The Courage to Take Action
Guest Post by Kristin Brumm
I never thought of myself as someone who exemplified courage. That was a label others put on me. In my mind, I was only doing what I had to do to survive. I thought, at the time, that courage meant being fearless, and I was certainly not fearless. I’ve since discovered, however, that true courage is feeling fear and acting in spite of it.
In the summer of 2010 my life seemed fairly ordinary. I was married with two kids, worked as a nonprofit director and had recently started blogging as a way of indulging my love of writing. What I didn’t know at the time was that my life was about to descend into a very frightening and dark place.
The darkness, for me, was brought about when I was assaulted by my husband. It deepened when, two weeks later, he came under criminal investigation for possession of a large cache of child pornography. It took three years for the case to wind its way to federal court, and those years were spent living in fear for my safety and that of my children.
It was a confusing, terrifying and life-altering three years.
In retrospect, I can trace the choices I made that not only led out of that abyss, but eventually to freedom, empowerment and a heightened sense of purpose. Every single one of those actions, however, was precipitated by fear — often intense fear.
I was afraid to call the police, but I did.
I was afraid to write openly on my blog about what was going on, but I did.
I was afraid to face him in court, but I did.
I was afraid to leave the comfort of my home to stay at a safehouse, but I did.
When his case stalled shortly after the investigation opened and six months went by, then a year, and then a second year, I couldn’t believe it. I was incredulous and frustrated. I considered going to the media. I hoped that public scrutiny would push the case forward. I was afraid, however, that going public would cause retaliation and put us at greater risk. In the end, however, I did go to the media.
As it turned out, the gamble paid off. A local news station did an in-depth investigative report on the case. Before the story even aired, the police announced they had wrapped up the investigation and were sending it to the feds for processing. He was charged, arrested and convicted shortly thereafter. He is currently awaiting sentencing.
Fear is a natural human response to any new situation, whether ordinary or traumatic. None of us will escape feeling fear. Taking action, however, is a choice. And therein lies courage.
My story is fairly dramatic and I had a strong incentive to take action. When the stakes are high, it can be easier to take risks. Courage, however, does not have to involve daring feats of bravado. In fact, opportunities for courage lie in the simplest of everyday transactions.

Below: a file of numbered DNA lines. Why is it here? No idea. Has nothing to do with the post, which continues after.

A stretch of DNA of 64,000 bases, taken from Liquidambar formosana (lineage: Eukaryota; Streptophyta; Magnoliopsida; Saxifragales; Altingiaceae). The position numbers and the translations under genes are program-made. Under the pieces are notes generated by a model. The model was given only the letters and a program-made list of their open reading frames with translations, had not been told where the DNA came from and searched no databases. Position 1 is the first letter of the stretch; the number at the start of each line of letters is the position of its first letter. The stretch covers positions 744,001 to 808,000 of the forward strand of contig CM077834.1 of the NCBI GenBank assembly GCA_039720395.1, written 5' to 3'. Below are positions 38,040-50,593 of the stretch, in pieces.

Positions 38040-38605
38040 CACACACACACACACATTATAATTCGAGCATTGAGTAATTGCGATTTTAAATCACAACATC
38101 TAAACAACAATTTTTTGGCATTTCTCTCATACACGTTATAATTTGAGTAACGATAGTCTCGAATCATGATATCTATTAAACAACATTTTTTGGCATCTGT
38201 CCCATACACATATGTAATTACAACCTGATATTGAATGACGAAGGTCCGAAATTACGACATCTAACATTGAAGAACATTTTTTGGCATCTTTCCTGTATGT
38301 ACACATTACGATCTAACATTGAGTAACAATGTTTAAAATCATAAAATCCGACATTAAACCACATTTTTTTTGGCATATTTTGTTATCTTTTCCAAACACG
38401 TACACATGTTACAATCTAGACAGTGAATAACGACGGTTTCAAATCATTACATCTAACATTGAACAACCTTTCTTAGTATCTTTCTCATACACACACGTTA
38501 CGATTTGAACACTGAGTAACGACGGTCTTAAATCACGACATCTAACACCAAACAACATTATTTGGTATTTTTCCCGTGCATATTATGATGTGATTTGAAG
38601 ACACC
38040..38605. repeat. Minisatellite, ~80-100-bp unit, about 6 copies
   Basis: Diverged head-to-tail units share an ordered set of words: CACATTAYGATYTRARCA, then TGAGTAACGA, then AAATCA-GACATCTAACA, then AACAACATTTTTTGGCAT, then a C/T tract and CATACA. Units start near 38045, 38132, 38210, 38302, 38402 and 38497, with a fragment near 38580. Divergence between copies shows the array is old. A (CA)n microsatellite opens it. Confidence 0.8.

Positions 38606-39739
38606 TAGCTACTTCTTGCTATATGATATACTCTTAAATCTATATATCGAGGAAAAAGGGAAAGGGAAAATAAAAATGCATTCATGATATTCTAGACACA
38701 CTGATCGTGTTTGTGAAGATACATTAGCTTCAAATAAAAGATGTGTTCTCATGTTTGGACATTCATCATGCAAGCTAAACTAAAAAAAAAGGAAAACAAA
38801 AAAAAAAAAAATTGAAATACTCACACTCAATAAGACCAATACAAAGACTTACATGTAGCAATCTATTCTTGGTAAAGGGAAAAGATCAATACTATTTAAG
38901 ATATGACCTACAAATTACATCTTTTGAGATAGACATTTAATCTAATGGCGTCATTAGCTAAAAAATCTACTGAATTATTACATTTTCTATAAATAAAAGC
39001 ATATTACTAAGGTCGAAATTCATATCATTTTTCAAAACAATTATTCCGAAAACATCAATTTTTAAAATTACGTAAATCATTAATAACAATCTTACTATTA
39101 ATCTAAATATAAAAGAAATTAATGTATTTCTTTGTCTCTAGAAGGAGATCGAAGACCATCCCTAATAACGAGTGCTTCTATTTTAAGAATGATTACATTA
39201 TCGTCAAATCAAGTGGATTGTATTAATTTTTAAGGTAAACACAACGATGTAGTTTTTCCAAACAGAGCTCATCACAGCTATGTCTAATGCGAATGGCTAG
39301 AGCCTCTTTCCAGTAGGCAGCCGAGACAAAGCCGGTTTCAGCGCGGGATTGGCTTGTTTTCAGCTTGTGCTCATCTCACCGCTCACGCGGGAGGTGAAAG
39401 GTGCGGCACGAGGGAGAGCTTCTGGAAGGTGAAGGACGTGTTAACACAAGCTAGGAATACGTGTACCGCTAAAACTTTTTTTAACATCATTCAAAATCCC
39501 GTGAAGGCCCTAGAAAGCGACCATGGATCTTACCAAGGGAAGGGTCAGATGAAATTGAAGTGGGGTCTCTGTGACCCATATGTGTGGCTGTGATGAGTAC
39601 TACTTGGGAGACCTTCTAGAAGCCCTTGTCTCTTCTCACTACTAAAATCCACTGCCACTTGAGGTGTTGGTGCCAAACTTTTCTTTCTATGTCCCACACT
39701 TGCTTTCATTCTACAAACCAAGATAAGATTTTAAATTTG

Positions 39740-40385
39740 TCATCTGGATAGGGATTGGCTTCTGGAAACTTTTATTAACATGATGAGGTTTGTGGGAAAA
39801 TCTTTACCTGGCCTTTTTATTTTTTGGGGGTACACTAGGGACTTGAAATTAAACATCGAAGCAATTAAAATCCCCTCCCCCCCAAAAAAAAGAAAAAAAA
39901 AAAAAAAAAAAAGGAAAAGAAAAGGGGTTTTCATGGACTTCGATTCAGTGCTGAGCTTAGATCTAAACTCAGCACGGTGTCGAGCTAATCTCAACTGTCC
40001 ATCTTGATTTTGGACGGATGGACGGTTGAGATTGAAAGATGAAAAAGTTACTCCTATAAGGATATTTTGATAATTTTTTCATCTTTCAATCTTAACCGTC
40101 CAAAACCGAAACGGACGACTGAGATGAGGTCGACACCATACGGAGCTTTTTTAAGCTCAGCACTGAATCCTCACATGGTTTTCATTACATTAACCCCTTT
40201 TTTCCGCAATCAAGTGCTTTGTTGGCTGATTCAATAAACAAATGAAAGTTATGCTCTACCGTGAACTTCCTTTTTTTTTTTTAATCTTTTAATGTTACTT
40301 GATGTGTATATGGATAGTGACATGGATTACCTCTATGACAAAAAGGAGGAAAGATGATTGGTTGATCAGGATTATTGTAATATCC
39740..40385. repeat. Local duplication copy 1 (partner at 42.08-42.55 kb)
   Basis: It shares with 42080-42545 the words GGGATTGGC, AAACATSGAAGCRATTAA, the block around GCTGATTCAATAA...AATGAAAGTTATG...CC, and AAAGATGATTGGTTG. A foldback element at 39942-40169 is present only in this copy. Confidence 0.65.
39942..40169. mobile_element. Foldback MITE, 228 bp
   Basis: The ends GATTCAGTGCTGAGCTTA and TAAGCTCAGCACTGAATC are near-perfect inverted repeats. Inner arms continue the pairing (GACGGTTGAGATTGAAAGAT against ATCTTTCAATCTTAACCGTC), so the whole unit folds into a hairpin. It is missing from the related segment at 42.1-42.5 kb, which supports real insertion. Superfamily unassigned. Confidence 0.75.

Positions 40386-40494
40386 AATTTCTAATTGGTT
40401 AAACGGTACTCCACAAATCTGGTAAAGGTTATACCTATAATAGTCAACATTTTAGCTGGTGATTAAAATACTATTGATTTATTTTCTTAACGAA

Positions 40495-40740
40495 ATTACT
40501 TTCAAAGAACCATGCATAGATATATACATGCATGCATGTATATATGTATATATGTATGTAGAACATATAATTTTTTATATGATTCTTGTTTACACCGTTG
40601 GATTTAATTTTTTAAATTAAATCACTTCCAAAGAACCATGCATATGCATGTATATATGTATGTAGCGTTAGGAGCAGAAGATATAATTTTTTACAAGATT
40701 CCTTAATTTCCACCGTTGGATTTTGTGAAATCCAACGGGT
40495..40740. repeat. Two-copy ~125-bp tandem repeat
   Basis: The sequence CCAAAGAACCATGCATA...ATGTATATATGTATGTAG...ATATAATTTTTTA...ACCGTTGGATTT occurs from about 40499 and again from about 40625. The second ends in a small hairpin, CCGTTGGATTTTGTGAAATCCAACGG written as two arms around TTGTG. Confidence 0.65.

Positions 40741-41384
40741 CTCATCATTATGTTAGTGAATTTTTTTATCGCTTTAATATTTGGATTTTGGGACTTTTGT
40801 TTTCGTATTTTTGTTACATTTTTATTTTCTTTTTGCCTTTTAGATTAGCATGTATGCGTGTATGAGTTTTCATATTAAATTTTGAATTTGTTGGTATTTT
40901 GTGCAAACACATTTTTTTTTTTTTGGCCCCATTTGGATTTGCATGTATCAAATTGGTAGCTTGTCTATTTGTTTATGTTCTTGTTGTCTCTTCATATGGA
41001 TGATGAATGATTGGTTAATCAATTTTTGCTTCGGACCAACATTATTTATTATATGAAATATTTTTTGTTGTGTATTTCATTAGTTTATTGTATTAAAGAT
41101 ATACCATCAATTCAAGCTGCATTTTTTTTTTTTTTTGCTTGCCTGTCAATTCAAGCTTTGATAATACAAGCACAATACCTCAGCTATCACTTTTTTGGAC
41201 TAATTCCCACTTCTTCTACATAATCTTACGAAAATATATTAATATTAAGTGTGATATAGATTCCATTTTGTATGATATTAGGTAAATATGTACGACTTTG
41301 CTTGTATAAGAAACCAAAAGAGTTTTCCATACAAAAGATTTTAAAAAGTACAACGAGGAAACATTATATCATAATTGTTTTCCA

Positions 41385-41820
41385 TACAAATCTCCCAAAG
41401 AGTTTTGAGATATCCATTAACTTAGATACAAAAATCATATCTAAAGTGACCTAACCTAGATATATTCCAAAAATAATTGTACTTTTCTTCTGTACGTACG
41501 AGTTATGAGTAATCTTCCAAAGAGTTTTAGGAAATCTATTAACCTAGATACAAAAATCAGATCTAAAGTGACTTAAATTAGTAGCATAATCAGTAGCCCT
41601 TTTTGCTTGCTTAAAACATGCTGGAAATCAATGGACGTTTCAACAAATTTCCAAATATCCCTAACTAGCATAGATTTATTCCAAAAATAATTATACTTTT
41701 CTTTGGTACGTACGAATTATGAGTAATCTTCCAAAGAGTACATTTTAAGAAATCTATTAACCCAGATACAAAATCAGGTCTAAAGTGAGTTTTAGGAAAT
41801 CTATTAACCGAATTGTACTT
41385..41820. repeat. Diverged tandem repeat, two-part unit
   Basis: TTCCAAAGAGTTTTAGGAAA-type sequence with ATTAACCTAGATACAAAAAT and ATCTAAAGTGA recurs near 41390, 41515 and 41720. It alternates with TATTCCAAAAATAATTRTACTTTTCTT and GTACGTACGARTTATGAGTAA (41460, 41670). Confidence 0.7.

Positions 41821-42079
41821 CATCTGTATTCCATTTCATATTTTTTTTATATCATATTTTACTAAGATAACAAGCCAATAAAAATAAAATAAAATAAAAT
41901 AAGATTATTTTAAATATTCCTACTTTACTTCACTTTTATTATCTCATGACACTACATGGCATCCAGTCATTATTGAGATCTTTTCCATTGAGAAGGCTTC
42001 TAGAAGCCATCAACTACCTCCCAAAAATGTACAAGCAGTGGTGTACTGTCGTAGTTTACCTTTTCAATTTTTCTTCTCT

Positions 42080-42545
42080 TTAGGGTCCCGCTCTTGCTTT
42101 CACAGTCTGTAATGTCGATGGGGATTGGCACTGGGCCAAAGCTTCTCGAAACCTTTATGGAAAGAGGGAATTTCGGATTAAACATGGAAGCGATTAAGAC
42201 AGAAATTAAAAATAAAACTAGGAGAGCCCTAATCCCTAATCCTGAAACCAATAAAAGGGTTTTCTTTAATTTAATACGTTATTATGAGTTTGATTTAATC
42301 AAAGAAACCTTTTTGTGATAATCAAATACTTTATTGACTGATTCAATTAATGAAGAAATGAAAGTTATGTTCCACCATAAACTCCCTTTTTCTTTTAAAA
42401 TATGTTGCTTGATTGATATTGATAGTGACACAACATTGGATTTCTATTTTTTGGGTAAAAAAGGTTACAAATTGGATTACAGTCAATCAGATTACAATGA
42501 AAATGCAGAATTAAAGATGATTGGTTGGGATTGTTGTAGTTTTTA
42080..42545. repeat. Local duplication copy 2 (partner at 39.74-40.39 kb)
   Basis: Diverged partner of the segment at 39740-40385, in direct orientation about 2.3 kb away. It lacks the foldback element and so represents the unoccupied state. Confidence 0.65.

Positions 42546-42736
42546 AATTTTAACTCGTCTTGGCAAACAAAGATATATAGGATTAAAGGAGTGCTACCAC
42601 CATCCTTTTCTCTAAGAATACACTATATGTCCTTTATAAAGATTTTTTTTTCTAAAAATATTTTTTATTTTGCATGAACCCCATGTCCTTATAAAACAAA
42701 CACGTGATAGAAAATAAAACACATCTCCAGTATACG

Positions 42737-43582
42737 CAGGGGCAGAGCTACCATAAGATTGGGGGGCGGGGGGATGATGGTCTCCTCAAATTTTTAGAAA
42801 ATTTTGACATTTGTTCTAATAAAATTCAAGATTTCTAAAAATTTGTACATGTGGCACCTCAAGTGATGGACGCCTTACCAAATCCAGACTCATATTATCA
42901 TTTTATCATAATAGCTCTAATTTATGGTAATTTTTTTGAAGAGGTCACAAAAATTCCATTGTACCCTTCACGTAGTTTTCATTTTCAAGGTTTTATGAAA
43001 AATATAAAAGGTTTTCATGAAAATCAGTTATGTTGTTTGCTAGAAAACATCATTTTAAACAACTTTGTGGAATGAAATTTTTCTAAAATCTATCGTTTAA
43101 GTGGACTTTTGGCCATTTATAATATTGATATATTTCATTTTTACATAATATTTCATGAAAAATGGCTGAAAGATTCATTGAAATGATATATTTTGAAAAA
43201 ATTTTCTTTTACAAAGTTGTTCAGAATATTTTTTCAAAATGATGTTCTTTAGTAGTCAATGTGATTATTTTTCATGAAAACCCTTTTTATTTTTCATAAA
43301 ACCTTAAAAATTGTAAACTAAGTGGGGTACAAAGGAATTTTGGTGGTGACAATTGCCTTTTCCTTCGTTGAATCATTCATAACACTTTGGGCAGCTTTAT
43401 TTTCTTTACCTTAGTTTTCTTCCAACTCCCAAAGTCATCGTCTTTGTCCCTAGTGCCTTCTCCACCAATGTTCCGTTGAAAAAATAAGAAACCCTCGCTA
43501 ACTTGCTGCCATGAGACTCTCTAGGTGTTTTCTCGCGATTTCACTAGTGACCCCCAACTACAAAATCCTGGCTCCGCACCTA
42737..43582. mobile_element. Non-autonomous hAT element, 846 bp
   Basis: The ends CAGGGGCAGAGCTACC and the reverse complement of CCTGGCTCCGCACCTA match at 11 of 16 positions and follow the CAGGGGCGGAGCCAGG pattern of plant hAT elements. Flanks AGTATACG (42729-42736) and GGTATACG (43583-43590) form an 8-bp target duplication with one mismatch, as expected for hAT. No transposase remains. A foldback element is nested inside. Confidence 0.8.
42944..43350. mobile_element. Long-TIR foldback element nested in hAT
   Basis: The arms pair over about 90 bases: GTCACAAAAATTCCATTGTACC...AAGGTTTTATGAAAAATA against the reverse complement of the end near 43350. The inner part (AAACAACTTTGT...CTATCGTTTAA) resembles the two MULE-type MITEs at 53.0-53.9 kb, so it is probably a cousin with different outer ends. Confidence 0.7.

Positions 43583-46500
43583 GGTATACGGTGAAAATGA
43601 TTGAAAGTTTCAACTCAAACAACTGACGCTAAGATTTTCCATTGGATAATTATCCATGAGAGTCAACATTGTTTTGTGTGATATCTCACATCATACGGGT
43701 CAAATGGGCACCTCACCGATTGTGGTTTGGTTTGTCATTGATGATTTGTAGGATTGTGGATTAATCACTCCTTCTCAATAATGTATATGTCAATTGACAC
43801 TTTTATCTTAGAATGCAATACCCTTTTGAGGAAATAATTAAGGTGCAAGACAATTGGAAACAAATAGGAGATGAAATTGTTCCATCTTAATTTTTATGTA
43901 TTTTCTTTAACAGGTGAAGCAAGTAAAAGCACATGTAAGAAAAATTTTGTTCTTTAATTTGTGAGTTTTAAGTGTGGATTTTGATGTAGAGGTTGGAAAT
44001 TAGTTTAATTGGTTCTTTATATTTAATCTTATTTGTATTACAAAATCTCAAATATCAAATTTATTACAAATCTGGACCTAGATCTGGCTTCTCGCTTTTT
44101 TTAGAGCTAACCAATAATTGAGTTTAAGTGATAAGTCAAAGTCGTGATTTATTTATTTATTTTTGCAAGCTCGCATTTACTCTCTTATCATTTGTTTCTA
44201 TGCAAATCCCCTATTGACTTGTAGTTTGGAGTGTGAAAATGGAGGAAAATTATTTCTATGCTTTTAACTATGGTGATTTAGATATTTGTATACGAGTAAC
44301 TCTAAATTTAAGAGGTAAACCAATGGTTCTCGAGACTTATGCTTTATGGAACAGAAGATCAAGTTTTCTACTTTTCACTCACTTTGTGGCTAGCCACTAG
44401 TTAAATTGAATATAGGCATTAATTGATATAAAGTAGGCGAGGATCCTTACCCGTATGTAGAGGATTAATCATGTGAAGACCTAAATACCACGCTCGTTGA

Think about the times you’ve felt fear. What about when you ‘ve had to broach a difficult conversation with a loved one? Go on a job interview? Ask someone for a date? Pitch an article or idea to a company? Each of these situations presents both a risk and an opportunity to courageously step through fear to the other side.
Here, in my opinion, are some of the most courageous acts any of us could undertake:
- Listen to the still voice within
- Honor that voice
- Speak your truth
- Be vulnerable
- Be present with your emotions
- Dare to follow your heart
When we do act in spite of our fear, there is always the risk that we will fail. Success is never guaranteed. But if we do fail, we can look at it as a form of practice. We now have information we can use to help increase our chance of success next time. So even failure can be a form of success.
But I think there are even greater gifts that come with pushing through fear and taking steps toward our goals. The process of taking risks can actually re-shape us into stronger, better versions of ourselves.
In the early days of my own ordeal, when I was still struggling to make sense of it all, I would sometimes sit and take inventory of all the things I had lost: my freedom, my health (I had been diagnosed with PTSD), my financial security. But long before the nightmare was over, I started taking inventory of something else. I started noticing all the things I had gained.
I felt stronger and more sure of myself. I had a renewed sense of purpose. I felt closer to my children, and was grateful simply to be present with them. My priorities came into sharp focus. Occasionally, even on the darkest parts of the journey, I had days when I experienced a depth of love and joy that had previously escaped me.
Perhaps these gifts are, in some measure, the unexpected result of a series of small acts of courage.